The invention is based on the recognition that the infrared light transmission of a layer of a phosphor screen is governed by the thickness and porosity of the layer, not, or only to a small degree, by other properties of the substrate and/or the phosphor layer. Other radiation (visible light or UV radiation) is largely absorbed by the material of the substrate (mostly a type of glass) or the material of the layer. Phosphor layers as well as color filter layers and black matrix layers exhibit a high degree of absorption in the visible-light spectrum. As a result, the transmission of visible light or UV radiation is much lower and subject to all kinds of disturbing variations. However, by using infrared light it becomes possible to measure the thickness of the layer (and/or other properties, as will be described hereinbelow) in a simple and non-destructive manner.
The method in accordance with the invention can particularly advantageously be used to determine the layer thickness of the phosphor layer, in which operation, preferably, also the porosity of the phosphor layer is determined.
Preferably, a substantially parallel beam of infra-red radiation is sent through the substrate and the phosphor layer.
The use of a substantially parallel beam enables the thickness of the phosphor layer to be determined more accurately.
The invention also relates to a device for determining a property of a layer of a phosphor screen on a substrate.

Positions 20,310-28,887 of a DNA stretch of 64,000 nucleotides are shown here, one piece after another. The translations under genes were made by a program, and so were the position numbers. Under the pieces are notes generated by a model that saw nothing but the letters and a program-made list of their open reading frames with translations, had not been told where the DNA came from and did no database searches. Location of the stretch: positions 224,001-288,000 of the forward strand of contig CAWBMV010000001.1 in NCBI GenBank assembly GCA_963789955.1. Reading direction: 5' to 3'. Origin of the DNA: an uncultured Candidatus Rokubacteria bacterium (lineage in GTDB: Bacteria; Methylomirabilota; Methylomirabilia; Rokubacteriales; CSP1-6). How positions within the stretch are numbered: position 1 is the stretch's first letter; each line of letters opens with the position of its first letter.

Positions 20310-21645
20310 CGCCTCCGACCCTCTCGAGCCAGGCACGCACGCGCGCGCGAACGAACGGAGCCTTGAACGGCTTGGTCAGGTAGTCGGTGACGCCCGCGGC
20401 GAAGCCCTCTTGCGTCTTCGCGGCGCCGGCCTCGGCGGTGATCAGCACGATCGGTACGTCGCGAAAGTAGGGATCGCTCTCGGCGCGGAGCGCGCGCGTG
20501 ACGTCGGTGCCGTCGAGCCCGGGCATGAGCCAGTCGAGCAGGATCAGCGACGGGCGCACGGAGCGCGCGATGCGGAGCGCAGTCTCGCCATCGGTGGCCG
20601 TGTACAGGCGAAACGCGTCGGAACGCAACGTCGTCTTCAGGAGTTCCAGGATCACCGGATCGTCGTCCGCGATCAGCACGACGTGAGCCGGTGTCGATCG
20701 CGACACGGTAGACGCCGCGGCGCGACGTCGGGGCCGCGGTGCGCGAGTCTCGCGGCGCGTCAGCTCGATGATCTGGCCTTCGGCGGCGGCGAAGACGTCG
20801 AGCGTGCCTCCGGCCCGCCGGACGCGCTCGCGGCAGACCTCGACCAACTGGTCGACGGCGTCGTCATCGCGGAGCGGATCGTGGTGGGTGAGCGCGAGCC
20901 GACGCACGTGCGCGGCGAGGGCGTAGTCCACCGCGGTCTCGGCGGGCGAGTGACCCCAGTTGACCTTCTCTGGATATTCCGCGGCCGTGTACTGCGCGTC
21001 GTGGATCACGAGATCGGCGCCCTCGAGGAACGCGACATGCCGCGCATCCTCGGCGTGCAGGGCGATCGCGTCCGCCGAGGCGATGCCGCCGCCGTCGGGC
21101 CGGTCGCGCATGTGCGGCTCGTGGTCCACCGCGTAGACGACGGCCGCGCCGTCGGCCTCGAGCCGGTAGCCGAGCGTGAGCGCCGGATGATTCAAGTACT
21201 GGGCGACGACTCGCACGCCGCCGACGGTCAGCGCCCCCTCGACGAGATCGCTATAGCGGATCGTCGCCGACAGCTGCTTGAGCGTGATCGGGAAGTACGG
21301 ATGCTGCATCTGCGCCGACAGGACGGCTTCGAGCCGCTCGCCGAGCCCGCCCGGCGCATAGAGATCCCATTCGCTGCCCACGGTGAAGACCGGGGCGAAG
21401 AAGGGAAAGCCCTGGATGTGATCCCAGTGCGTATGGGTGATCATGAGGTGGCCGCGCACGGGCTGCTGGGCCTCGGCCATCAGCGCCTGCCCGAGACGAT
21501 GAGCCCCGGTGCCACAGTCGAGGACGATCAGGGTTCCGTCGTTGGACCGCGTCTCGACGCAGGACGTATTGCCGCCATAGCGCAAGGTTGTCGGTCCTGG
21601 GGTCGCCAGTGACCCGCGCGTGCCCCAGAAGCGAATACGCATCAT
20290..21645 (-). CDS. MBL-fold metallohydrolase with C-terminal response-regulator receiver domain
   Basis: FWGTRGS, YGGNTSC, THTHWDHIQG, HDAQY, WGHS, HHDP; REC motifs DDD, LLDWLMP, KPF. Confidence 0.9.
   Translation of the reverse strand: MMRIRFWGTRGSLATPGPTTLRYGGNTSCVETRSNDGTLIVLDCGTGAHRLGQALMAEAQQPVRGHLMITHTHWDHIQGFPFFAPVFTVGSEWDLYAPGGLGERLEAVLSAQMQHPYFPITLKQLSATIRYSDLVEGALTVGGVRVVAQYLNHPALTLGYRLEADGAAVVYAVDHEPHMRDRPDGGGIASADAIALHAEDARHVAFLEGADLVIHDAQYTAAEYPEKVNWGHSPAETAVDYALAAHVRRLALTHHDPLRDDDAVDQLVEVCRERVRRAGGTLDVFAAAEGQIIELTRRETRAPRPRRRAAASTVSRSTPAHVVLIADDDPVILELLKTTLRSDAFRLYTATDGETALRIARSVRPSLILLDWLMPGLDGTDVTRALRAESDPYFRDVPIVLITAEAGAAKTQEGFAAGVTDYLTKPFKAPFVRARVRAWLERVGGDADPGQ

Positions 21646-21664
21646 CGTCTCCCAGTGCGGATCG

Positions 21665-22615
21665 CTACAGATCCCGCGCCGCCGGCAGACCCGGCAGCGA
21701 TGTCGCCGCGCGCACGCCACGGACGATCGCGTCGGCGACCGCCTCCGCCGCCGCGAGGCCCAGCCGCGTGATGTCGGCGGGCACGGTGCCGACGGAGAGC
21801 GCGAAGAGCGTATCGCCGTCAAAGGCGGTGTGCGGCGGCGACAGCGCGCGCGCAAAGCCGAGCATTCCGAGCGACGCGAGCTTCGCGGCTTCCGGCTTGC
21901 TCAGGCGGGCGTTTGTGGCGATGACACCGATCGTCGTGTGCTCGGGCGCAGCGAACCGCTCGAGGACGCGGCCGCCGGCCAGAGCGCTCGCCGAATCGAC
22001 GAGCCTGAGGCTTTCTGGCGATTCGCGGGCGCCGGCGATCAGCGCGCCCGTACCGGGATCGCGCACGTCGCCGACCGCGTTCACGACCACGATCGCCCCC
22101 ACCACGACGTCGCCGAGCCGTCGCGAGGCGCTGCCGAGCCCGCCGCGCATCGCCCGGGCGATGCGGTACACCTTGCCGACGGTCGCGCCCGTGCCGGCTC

The device in accordance with the invention is characterized in that the device comprises a means for holding the substrate, an infrared source for emitting infrared radiation and a recording means for recording or measuring infrared radiation emitted by the source and passed by the substrate and the phosphor layer. Said recording means may be, for example, an infrared camera.
These and other aspects of the invention will be apparent from and elucidated with reference to the embodiments described hereinafter.
In the drawings:
FIG. 1 shows a sectional view of a display device,
FIG. 2 is a schematic illustration of an embodiment of the method in accordance with the invention.
FIG. 3 illustrates transmission measurements on a number of points.
The Figures are not drawn to scale. In the Figures, like reference numerals generally refer to like parts.
A color display device 1 comprises an evacuated envelope 2 with a display window 3, a cone portion 4 and a neck 5. Said neck 5 accommodates an electron gun 6 for generating three electron beams 7, 8 and 9. A display screen 10 is situated on the inner surface of the display window. Said display screen 10 comprises a phosphor pattern of phosphor elements luminescing in red, green and blue. On their way to the display screen, the electron beams 7, 8 and 9 are deflected across the display screen 10 by means of a deflection unit 11 and pass through a color selection electrode 12 which is arranged in front of the display window 3 and which comprises a thin plate having apertures 13. The color selection electrode is suspended in the display window by means of suspension means 14. The cathode ray tube may further comprise a magnetic shielding case 15. The three electron beams pass through the apertures of the shadow mask and each electron beam impinges on phosphor elements of only one color.